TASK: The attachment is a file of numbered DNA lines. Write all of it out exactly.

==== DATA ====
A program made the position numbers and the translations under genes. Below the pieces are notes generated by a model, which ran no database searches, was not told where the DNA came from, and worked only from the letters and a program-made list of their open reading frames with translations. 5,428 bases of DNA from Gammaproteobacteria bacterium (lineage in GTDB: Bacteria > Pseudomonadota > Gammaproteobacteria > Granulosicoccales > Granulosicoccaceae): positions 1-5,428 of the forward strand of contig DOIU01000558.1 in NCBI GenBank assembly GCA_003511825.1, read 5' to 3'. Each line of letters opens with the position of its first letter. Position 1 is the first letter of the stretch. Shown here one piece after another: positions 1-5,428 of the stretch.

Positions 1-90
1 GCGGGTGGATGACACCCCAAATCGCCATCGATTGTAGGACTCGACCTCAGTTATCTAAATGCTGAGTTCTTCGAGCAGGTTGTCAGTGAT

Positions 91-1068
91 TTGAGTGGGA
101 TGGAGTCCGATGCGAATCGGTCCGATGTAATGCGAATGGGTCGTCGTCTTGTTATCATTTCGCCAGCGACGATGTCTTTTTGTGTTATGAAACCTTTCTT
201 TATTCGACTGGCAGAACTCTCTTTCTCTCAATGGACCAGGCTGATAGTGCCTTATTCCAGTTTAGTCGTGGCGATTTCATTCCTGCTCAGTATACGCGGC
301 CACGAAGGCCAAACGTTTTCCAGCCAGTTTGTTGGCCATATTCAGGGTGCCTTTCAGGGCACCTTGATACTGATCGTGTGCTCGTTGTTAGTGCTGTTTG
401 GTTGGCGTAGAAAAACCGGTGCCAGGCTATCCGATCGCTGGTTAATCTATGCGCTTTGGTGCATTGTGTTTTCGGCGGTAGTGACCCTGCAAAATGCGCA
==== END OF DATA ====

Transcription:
A program made the position numbers and the translations under genes. Below the pieces are notes generated by a model, which ran no database searches, was not told where the DNA came from, and worked only from the letters and a program-made list of their open reading frames with translations. 5,428 bases of DNA from Gammaproteobacteria bacterium (lineage in GTDB: Bacteria > Pseudomonadota > Gammaproteobacteria > Granulosicoccales > Granulosicoccaceae): positions 1-5,428 of the forward strand of contig DOIU01000558.1 in NCBI GenBank assembly GCA_003511825.1, read 5' to 3'. Each line of letters opens with the position of its first letter. Position 1 is the first letter of the stretch. Shown here one piece after another: positions 1-5,428 of the stretch.

Positions 1-90
1 GCGGGTGGATGACACCCCAAATCGCCATCGATTGTAGGACTCGACCTCAGTTATCTAAATGCTGAGTTCTTCGAGCAGGTTGTCAGTGAT

Positions 91-1068
91 TTGAGTGGGA
101 TGGAGTCCGATGCGAATCGGTCCGATGTAATGCGAATGGGTCGTCGTCTTGTTATCATTTCGCCAGCGACGATGTCTTTTTGTGTTATGAAACCTTTCTT
201 TATTCGACTGGCAGAACTCTCTTTCTCTCAATGGACCAGGCTGATAGTGCCTTATTCCAGTTTAGTCGTGGCGATTTCATTCCTGCTCAGTATACGCGGC
301 CACGAAGGCCAAACGTTTTCCAGCCAGTTTGTTGGCCATATTCAGGGTGCCTTTCAGGGCACCTTGATACTGATCGTGTGCTCGTTGTTAGTGCTGTTTG
401 GTTGGCGTAGAAAAACCGGTGCCAGGCTATCCGATCGCTGGTTAATCTATGCGCTTTGGTGCATTGTGTTTTCGGCGGTAGTGACCCTGCAAAATGCGCA